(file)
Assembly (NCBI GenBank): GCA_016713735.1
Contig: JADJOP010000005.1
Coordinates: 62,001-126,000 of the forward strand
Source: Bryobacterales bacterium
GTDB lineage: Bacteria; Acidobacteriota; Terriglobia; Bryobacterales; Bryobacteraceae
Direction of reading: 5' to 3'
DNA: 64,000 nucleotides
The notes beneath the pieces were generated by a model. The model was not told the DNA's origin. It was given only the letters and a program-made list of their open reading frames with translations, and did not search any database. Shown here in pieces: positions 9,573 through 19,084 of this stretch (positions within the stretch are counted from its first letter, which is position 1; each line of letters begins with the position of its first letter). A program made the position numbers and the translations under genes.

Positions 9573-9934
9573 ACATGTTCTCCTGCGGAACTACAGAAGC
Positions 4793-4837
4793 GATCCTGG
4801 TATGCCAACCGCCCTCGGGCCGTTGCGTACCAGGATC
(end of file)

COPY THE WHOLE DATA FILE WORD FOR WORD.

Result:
Assembly (NCBI GenBank): GCA_016713735.1
Contig: JADJOP010000005.1
Coordinates: 62,001-126,000 of the forward strand
Source: Bryobacterales bacterium
GTDB lineage: Bacteria; Acidobacteriota; Terriglobia; Bryobacterales; Bryobacteraceae
Direction of reading: 5' to 3'
DNA: 64,000 nucleotides
The notes beneath the pieces were generated by a model. The model was not told the DNA's origin. It was given only the letters and a program-made list of their open reading frames with translations, and did not search any database. Shown here in pieces: positions 9,573 through 19,084 of this stretch (positions within the stretch are counted from its first letter, which is position 1; each line of letters begins with the position of its first letter). A program made the position numbers and the translations under genes.

Positions 9573-9934
9573 ACATGTTCTCCTGCGGAACTACAGAAGC
Positions 4793-4837
4793 GATCCTGG
4801 TATGCCAACCGCCCTCGGGCCGTTGCGTACCAGGATC